Care to guess how the USA ranks in healthcare against its peers?
The U.S. spends the most on health care as a percentage of GDP with the worst outcome compared with other developed countries.
We ranked 46th out of 48 countries in this study. The U.S. spends $8,608 per capita on healthcare while the top rated country, Hong Kong, spends just $1,409. Hong Kong also has the highest life expectancy at 83.4 years while the U.S. is in the middle of the pack at 78.6 years.
Each country was ranked on three criteria: life expectancy (weighted 60%), relative per capita cost of health care (30%); and absolute per capita cost of health care (10%). Countries were scored on each criterion and the scores were weighted and summed to obtain their efficiency scores. Relative cost is health cost as a percentage of GDP. Absolute cost is total health expenditure, which covers preventive and curative health services, family planning, nutrition activities and emergency aid. Included were countries with populations of at least five million, GDP per capita of at least $5,000 and life expectancy of at least 70 years.
If you object to Hong Kong being classified as a country, the next five highest ranking countries are Singapore, Israel, Japan, Spain, and Italy. The highest per capita annual healthcare expense in this group is in Japan, at $3,958 – less than half that of the U.S. Average life expectancies in these countries range from 81.8 to 82.6.
We are spending more and getting less than just about any other country in the world. When I hear people like politicians and business leaders say, “We have the best healthcare system in the world,” I wonder if they don’t have access to these facts, if they are speaking about the excellent care available to the privileged few with excellent healthcare benefits, or if they are in denial about the reality of our situation.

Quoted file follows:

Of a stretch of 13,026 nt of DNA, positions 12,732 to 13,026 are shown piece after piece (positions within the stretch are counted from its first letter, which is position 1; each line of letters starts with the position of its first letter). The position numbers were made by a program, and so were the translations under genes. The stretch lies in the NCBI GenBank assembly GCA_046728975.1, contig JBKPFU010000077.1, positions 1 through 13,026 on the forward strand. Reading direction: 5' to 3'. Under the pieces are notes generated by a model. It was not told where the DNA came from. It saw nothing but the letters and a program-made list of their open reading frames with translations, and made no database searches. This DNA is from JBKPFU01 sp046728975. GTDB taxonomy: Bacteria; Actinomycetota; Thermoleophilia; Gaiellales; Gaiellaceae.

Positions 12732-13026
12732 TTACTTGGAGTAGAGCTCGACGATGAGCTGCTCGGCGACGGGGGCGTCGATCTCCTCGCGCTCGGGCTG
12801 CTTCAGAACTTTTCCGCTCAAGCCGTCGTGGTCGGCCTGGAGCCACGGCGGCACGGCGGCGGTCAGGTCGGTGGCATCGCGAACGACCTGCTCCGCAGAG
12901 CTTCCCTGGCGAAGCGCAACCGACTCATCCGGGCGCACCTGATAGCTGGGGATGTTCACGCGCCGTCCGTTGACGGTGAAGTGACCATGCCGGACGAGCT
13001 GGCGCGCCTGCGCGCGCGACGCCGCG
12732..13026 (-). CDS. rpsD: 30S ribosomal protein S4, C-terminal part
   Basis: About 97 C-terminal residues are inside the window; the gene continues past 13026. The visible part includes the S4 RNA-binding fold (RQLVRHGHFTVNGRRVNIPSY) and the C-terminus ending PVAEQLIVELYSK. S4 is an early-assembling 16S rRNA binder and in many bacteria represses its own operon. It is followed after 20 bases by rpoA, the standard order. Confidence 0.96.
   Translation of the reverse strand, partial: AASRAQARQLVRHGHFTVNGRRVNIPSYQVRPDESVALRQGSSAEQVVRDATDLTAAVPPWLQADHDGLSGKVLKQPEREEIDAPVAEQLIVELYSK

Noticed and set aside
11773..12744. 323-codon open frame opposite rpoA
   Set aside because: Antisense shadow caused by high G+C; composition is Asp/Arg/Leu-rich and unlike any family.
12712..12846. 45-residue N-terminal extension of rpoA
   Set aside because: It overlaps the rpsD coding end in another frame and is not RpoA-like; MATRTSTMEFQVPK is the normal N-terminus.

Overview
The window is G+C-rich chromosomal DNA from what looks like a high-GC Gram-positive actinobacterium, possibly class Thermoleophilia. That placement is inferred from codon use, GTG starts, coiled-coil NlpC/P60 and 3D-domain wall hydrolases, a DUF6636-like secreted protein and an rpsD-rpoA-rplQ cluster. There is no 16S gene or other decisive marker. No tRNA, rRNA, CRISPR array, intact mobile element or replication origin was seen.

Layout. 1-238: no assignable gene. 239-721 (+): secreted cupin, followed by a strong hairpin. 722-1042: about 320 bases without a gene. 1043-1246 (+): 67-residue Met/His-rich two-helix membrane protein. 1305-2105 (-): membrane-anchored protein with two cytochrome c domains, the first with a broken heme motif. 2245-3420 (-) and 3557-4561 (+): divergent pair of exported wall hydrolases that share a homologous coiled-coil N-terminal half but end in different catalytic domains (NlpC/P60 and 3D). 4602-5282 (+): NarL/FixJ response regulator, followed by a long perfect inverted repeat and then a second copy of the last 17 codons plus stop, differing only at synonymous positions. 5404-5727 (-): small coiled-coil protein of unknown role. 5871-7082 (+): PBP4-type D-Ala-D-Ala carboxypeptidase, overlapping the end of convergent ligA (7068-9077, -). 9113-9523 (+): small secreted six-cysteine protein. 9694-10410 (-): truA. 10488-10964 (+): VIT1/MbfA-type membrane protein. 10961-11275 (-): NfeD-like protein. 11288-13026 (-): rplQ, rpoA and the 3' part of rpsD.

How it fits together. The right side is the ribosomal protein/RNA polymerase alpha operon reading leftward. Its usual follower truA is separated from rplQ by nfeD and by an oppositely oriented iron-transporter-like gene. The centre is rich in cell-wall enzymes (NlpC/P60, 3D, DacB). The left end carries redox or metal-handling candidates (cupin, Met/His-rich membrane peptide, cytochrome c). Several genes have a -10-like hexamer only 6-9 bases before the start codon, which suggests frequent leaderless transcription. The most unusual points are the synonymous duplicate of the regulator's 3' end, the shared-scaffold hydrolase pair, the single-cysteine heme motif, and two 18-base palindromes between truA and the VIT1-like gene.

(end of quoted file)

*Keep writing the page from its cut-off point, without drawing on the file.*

Takeaways: There are lots of opportunities (i.e., problems that need solving) when it comes to healthcare economics in the U.S. The media should reports facts like this Bloomberg article and call out politicians who crow that “we have the best…” We need big solutions to solve this big problem. Perhaps we can learn by modeling best practices from other countries. If you (or whomever) doesn’t like Obamacare (a modest first step), what’s your proposed solution? It’s pretty clear that continuing the policies of the past 70 years will not result in positive change.
You can point fingers in lots of different places: defensive medicine, intervention-based reimbursement, poor diet and lifestyles of Americans, medical procedure pricing opacity, outrageous compensation for hospital and medical insurer CEOs, Medicare restrictions on drug price negotiating, direct-to-consumer drug marketing, overbuilding of hospitals, and on and on. Medical device overuse and misuse is part of the problem as well, although the entire industry is “only” 6% of total healthcare expenditures.
The Affordable Care Act, although flawed, is at least a first attempt to address some of these issues. Early reports indicate that it may be having positive effects already.